FRIDAY, [September] 11, 1863.
After a run of 13 miles by all the wagons with Captain Gibbes, and hunting for Bragg nearly an hour in La Fayette, found him at Hill's headquarters, on Dalton road. He admitted the order was wretchedly worded, and explained that General Polk was to wait at Anderson's to prevent Crittenden from coming down on Buckner's rear, and to help Buckner and Hindman in case they had to fall back. He informed me that Cleburne was in Dug Gap, in the rear of the enemy, and Buckner and Hindman were on the other side of them in McLemore's Cove; that Cleburne had positive and peremptory orders to attack at daylight and cut his way through if they didn't surrender. I started back by 12 midnight, meeting all the trains and taking an order from Presstman to Morris to clear out the road to Thornton's Mill via Catlett's Gap. Reached Anderson's about 3 a. m., the troops having all got up there and lying sleeping in the road. The dust thicker than I ever saw it. At daylight an order came for General Polk to immediately start his column for La Fayette. Started and reached there at 11 a. m. No fighting. General Bragg at Dug Gap.
At 4.45 p. m. the following was received:
GORDON'S MILLS-2.15 p. m.
COLONEL: The enemy are advancing steadily; skirmishers in front, artillery next, and column of infantry, as far as I can get information, back; some cavalry on their flanks. There is at least one division. My rear is near the point occupied by Lieutenant-General Polk as headquarters. My artillery is too small to be of much service. The hills across the creek commanding the valley and hill on the south side. Can't hear from Pegram, on my right. He wrote to me at 7.30 a. m. to-day that he would soon have to fall back.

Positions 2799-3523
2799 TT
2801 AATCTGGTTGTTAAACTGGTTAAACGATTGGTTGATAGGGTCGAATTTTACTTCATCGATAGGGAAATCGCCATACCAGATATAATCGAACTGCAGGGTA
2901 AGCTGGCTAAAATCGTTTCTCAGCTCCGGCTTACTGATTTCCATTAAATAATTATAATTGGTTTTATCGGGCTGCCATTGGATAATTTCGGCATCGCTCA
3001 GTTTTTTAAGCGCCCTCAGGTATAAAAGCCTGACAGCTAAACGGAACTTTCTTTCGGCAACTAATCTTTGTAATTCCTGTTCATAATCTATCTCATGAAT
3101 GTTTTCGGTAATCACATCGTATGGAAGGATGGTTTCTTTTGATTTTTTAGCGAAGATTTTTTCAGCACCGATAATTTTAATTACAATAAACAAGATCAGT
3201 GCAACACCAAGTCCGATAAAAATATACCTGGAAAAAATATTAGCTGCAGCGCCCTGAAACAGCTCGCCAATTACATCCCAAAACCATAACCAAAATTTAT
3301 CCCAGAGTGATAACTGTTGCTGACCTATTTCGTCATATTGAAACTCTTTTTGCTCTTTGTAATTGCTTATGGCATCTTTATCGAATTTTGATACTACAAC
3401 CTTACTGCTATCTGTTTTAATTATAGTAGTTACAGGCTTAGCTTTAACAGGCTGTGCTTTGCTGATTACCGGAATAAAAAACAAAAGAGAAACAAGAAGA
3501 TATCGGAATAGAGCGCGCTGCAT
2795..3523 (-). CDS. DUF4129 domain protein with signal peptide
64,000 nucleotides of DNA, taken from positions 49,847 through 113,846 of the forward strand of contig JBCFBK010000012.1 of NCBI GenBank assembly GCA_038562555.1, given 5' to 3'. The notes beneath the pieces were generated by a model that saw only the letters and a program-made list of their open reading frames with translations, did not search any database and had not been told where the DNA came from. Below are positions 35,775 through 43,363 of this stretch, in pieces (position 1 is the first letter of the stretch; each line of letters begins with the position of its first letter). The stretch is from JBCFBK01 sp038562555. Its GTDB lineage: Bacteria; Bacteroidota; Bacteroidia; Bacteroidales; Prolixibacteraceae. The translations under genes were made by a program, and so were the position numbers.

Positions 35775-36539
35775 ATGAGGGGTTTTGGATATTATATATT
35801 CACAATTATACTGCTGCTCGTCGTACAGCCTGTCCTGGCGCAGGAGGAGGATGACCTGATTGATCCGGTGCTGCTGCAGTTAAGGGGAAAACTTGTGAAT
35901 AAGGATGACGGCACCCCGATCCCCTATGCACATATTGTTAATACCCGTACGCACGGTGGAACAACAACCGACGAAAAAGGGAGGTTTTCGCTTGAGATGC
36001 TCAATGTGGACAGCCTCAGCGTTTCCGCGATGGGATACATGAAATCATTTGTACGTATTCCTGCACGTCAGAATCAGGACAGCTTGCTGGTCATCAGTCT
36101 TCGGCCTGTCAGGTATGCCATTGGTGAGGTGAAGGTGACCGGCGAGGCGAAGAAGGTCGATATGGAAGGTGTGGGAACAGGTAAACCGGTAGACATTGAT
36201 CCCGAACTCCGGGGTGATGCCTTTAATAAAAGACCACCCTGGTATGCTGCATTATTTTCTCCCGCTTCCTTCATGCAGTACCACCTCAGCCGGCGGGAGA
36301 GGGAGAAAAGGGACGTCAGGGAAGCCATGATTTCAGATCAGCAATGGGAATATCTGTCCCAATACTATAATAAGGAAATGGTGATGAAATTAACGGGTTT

FRANK C. ARMSTRONG,
In half an hour later another dispatch was received from Armstrong stating the enemy's line of skirmishers were at least 1 mile long and advancing steadily, he, of course, retiring. At 5 p. m. Withers, of signal corps, came in and reported that there had been but two brigades in McLemore's Cove, and the reports about the immense force there were all bosh. The general, Yeatman, and I started at 5.30 for Dug Gap, meeting Liddell's and Walthall's brigades coming into La Fayette. Reached General Walker's quarters, at head of Dug Gap, just at dark, General Bragg having gone ahead. In about an hour General Bragg and all his staff returned, having been clear through the gap to Hindman and Buckner, and no enemy there. The bird had flown and the farce was complete. Forty men to catch two brigades-those in a trap, it was supposed, impossible for them to escape from; and when search was made they were like the Irishman's flea. Comment, pooh! No pencil or pen could do such a subject justice. Came in behind Bragg and his staff and got to town about 9.30 p. m., hungry and dusty. Orders received about 12 at night to put Cheatham's division in readiness to move.